Remember when the 4th of July meant family time, staying close to home, being free for a day from a set routine? Remember when the 4th of July meant a simple picnic with peanut butter and marshmallow sandwiches and chips or a simple cook-out with hot dogs and potato salad and everyone drank Kool-Aid, and adults sat around and children never stood still?
Well, our ponds are really starting to feel the effects of another drought. Although the Great Pond and Long Pond dams have been completely shut down for a good month now, Great Pond is down just 1" from full pond with Long Pond down 3.12" below full.
Left unchecked, aggressive non-native variable leaf milfoil grows rampantly, forming large mats on the surface, recreational boating, fishing and swimming, and even reducing property values. This year, with ice-out about a month earlier than usual and abundant sunshine, invasive plants have gotten a head-start.
As people who work in the environmental field, responding to situations of environmental crisis is our default. It's like breathing for us. If I'm being honest, it's actually kind of an adrenaline rush when you remove invasive plants from the lake or respond to a report of an injured loon. But the past couple of months have popped my "bubble"; I am acutely aware of other issues that are overwhelmingly large and troubling. I've asked myself, "Is my work enough?" "Is protecting the waters of the Cobbossee Watershed making enough of an impact in this world?"
Another stirring memoir, Good Boy: My Life in Seven Dogs by Jennifer Finney Boylan, is quite the read for dog lovers and non dog owners alike. Many people have adopted pets during these strange days of isolation, so walking the dog has become essential in many lives in Belgrade Lakes and all over our country.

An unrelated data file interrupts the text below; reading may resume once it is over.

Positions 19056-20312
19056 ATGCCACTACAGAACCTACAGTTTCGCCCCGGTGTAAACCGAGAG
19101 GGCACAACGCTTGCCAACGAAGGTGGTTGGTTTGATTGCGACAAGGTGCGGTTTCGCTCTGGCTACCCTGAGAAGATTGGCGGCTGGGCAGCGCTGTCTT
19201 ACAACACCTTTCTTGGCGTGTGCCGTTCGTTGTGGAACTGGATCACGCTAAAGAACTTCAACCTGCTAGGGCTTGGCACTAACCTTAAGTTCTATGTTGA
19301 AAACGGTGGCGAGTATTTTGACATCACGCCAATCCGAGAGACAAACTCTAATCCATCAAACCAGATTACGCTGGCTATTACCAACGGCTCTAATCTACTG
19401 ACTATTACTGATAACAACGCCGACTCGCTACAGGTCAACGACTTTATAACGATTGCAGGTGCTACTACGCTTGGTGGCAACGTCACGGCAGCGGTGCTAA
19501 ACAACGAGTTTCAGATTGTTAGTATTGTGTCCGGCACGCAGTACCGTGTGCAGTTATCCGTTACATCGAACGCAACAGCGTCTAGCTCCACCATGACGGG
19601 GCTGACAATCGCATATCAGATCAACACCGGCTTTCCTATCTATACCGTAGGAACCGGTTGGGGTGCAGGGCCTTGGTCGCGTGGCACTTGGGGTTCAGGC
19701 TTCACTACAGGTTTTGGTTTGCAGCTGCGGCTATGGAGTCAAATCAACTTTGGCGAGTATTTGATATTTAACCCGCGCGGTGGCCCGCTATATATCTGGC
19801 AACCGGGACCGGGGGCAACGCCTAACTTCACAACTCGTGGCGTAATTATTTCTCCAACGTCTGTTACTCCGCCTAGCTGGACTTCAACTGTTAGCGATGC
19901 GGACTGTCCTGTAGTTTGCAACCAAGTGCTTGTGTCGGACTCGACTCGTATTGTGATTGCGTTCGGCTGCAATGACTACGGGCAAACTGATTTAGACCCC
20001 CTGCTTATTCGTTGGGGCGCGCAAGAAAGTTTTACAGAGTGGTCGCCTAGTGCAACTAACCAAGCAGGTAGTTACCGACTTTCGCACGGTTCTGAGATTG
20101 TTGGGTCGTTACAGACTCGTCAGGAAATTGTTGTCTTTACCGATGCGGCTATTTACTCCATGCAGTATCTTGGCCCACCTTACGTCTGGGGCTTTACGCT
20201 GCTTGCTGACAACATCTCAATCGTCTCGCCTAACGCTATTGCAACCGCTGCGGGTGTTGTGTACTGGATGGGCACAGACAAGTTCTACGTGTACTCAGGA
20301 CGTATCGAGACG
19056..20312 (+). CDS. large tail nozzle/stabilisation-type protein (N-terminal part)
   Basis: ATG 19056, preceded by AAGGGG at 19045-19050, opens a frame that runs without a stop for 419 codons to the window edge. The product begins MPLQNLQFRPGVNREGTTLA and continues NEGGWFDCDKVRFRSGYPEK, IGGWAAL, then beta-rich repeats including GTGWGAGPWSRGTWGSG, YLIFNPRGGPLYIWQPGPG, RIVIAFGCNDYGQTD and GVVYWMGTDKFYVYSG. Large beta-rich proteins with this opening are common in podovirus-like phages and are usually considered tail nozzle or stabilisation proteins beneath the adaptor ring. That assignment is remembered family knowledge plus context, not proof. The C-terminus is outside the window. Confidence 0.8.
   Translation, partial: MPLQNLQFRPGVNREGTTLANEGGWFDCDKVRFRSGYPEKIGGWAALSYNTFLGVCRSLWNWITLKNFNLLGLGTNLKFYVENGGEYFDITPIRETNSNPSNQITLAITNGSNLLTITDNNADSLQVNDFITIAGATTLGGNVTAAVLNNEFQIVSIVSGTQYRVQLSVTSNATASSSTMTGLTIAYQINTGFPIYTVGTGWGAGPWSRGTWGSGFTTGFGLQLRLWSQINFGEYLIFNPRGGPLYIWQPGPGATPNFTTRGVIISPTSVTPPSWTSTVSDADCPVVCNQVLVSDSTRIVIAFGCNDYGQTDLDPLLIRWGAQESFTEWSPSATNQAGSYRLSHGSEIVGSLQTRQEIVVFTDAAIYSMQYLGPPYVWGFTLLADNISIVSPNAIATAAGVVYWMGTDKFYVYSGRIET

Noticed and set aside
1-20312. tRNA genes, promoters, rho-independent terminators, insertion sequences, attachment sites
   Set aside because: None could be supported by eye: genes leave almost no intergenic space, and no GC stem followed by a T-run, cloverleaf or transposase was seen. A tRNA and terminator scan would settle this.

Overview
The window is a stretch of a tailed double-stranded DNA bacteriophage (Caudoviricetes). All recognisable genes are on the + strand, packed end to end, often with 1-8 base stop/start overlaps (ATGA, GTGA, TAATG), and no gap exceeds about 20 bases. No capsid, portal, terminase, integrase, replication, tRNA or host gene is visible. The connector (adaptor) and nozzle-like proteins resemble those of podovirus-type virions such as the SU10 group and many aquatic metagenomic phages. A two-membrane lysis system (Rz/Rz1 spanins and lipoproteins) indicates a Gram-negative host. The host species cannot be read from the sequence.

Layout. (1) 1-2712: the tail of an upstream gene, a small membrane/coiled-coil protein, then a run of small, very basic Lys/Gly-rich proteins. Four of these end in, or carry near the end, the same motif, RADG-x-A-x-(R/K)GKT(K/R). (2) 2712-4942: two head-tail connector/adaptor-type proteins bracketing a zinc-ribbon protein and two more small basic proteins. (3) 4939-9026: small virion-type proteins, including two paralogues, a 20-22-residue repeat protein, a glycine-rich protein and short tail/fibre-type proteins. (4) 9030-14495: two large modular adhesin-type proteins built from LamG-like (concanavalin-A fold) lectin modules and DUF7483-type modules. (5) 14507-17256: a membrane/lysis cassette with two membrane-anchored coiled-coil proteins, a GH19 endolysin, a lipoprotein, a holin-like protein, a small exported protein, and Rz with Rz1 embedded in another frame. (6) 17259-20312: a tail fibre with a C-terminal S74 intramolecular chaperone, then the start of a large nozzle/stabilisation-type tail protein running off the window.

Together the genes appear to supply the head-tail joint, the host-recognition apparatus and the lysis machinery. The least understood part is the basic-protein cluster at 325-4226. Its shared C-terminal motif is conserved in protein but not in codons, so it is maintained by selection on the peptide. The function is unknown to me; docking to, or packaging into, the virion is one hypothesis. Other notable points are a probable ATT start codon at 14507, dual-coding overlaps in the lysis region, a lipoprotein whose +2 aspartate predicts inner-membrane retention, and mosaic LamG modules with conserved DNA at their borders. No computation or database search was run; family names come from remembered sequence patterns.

Although many traditional summer events have been canceled, postponed, or moved online, one key event is going forward, although in a slimmed-down form and at a different venue. The Maine International Film Festival is moving to the Skowhegan Drive-In. The festival will run from Tuesday, July 7 until Thursday, July 16.
Last week, we took a sneak peek at the Maine Shorts to be shown at this year's Maine International Film Festival. Now, we'll take look at MIFF's other shorts program, the Shorts From Away. Ranging from 7 to 23 minutes long, the ten shorts total just over two hours. They range from comedy to horror, from sadness to joy.
The Luckiest Boy
Like most towns, Belgrade had its share of "characters" and probably still does. Exactly what that means or meant may vary some, but one key ingredient is that they were people who leave this earth with a lasting epitaph in people's minds. In reflecting back over the last 60 years or so, I pondered some of the people in our town who were characters when I knew them in the 1950s and 1960s. There were many, but I settled on two old men whom my friend Ralph Pope worked for at age 16.
One of the side effects of the pandemic restrictions is that my older grandkids' Ultimate Frisbee camps, tennis camps, and jazz camps have been canceled. I told my daughter-in-law that Grandpa's lakeside fishing, swimming, and hiking camp was still open and ready for business. Shortly thereafter, my teenage grandkids, Maddy and Nathan, checked in for a short stay.